Muhlenberg College is one of the premier liberal arts institutions in the nation. In 2017, the College adopted a Strategic Plan that outlines key actions to strengthen the value of Muhlenberg’s liberal arts education and the distinctiveness of their Allentown, PA campus to attract, support, and retain new students. At the heart of the Strategic Plan is a desire to reinvent campus spaces and facilities so that students feel more connected—to the facilities they use daily, to each other, and to the Muhlenberg community at large.
WRT’s Campus Master Plan seeks primarily to reinforce the differentiator that the College calls the “Muhlenberg Education”—the union of pre-professional, science, and humanities programs in their four-year degree. As with all our campus master planning projects, WRT connected with the campus community through extensive engagement efforts.
Remarkably, this was the College’s first Campus Master Plan, and the engagement process elicited heightened and illuminating dialogue on issues of place-making, academic vision, residential life, and the significant results that can come from seemingly small changes. Our findings from the engagement sessions shaped our recommendations, as did review of facility assessments, infrastructure condition reports, landscape design guidelines, and residential life and parking policies.
With Muhlenberg’s Strategic Plan as a framework, the Campus Master Plan focuses on three key components: 1) Engaging liberal arts learning; 2) Enhancing the campus community; and 3) Reinventing residential life at Muhlenberg. It seeks to integrate existing structures, replace outdated spaces, and create inviting, connected, and inspirational learning environments in tune with the College’s goals. If the campus can reflect, support, and enhance Muhlenberg’s pre-professional / liberal arts approach, then the Muhlenberg education will achieve its competitive edge.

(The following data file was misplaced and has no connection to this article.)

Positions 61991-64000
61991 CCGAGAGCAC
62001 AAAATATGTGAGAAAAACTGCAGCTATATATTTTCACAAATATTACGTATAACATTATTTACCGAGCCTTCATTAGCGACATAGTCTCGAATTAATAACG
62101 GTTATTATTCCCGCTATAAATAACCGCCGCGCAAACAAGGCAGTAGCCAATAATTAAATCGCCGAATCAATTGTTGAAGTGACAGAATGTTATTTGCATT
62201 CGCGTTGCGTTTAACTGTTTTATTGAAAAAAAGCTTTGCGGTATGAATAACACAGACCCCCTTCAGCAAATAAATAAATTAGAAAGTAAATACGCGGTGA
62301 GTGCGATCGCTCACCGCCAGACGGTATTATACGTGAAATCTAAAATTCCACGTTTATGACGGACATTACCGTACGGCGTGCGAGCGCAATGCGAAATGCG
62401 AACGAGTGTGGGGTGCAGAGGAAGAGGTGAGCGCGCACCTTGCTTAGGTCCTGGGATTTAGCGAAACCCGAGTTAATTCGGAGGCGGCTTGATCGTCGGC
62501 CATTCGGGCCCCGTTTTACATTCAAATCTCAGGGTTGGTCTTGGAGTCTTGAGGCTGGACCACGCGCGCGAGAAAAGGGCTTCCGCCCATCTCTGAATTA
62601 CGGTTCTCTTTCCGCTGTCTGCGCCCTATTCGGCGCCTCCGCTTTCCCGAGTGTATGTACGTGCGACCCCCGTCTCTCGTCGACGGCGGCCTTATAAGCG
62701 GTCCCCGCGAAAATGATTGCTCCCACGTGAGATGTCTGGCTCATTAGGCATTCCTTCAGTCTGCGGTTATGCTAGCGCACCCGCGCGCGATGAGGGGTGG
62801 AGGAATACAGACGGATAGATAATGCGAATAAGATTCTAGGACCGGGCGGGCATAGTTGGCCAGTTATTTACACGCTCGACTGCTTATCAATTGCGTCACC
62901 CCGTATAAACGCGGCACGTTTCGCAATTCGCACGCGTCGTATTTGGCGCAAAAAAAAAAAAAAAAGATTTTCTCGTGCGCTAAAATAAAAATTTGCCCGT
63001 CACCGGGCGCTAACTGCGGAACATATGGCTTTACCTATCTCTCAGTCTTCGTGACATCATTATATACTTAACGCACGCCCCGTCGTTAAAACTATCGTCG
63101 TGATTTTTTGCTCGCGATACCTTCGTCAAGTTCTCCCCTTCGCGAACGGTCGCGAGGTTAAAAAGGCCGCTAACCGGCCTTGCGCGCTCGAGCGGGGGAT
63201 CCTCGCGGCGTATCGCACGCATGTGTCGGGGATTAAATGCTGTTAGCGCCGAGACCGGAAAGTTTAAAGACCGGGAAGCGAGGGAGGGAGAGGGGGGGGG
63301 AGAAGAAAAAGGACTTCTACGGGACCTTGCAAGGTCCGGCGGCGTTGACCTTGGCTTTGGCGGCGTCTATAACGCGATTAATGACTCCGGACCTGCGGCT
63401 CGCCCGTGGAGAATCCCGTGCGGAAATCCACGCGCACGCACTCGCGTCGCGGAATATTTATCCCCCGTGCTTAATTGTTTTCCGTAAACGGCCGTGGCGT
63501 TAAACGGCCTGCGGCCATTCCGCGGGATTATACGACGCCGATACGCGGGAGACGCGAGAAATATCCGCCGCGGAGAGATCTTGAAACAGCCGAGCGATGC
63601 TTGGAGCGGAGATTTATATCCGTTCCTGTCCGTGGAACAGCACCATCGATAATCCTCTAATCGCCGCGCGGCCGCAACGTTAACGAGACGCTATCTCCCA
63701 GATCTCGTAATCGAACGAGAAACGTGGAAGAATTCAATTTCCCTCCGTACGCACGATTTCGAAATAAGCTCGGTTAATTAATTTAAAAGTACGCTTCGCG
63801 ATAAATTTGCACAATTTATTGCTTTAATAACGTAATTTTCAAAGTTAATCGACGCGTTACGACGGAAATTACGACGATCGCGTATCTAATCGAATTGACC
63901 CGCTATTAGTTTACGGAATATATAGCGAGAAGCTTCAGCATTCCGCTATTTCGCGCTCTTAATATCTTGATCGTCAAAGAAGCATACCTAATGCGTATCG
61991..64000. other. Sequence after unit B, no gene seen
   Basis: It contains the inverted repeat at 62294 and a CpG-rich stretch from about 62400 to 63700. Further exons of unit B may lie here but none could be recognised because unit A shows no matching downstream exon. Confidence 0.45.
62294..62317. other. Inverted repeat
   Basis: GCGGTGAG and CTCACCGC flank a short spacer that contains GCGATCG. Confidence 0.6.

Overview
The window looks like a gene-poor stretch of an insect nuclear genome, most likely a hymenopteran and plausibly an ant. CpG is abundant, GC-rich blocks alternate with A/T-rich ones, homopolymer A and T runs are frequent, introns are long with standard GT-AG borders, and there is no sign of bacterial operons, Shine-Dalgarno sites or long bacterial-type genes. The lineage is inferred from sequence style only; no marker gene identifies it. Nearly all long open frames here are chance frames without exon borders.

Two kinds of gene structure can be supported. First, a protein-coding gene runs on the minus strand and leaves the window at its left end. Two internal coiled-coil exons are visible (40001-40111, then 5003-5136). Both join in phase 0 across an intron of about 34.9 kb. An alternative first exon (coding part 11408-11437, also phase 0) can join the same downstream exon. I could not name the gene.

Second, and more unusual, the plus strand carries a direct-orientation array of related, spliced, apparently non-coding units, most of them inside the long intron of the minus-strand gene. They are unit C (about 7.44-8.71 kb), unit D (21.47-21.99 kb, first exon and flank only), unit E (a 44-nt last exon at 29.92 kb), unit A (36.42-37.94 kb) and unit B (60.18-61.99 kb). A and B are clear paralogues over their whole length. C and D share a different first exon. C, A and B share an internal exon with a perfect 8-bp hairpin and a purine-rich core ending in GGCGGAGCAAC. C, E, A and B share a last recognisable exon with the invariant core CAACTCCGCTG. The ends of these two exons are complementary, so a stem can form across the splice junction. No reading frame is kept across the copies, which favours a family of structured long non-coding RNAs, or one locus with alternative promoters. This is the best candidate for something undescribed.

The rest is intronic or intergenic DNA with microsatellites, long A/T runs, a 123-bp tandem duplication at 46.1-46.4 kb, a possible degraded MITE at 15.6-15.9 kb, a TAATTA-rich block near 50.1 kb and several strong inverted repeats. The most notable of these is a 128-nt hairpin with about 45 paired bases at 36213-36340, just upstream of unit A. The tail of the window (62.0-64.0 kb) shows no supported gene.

Our Campus Master Plan integrates two distinct parts of campus, carefully preserving the original campus layout organized around the College Green and expanding it to provide a flexible development framework. We recommend replacing existing surface parking spaces with programmed open spaces and new buildings at the north and south ends of the campus to expand and unify the academic core and infill the new buildings sensitively.
To reinforce the unity of buildings and ample outdoor public spaces, the Plan recommends three new walkway loops and four east-west pedestrian paths. Additionally, it creates two new outdoor places—the Alumni/Student Green on a former parking lot, and the Library Commons, connecting south campus with the academic core.
Two new academic buildings—the Center for Student Engagement and the Integrative Academic Building—will reinforce the interdisciplinary curriculum, while the expansion and renovation of Trexler Library will add collaborative learning spaces. The Plan recommends more active uses along West Chew Street and reinvigorating dead spaces, such as the walkway between the Library and the Baker Center for the Arts, by creating a new 1,000-seat capacity theater that takes advantage of campus topography and views.
Because many Muhlenberg students currently live off-campus, the Plan proposes two new residence halls to bring them home, contributing to the campus vitality that every prospective freshman wants to see and feel. The new dormitories will anchor outdoor spaces and could include ground-level retail.
The campus planning process helped to determine both a long-range vision and short-term priorities and projects for implementation. All recommendations were carefully evaluated for fundraising potential, impact on achieving the Strategic Plan objectives, and ability to meet urgent academic and residential needs. Ultimately, our recommendations, including the phased approach to implementation, helped galvanize support from the Muhlenberg campus community, senior leadership, and the Board of Trustees. Muhlenberg hopes that the Plan will serve as a model for other institutions striving to improve their campuses by creating more integrated living and learning environments—and WRT is eager to witness the next stage in Muhlenberg’s evolution.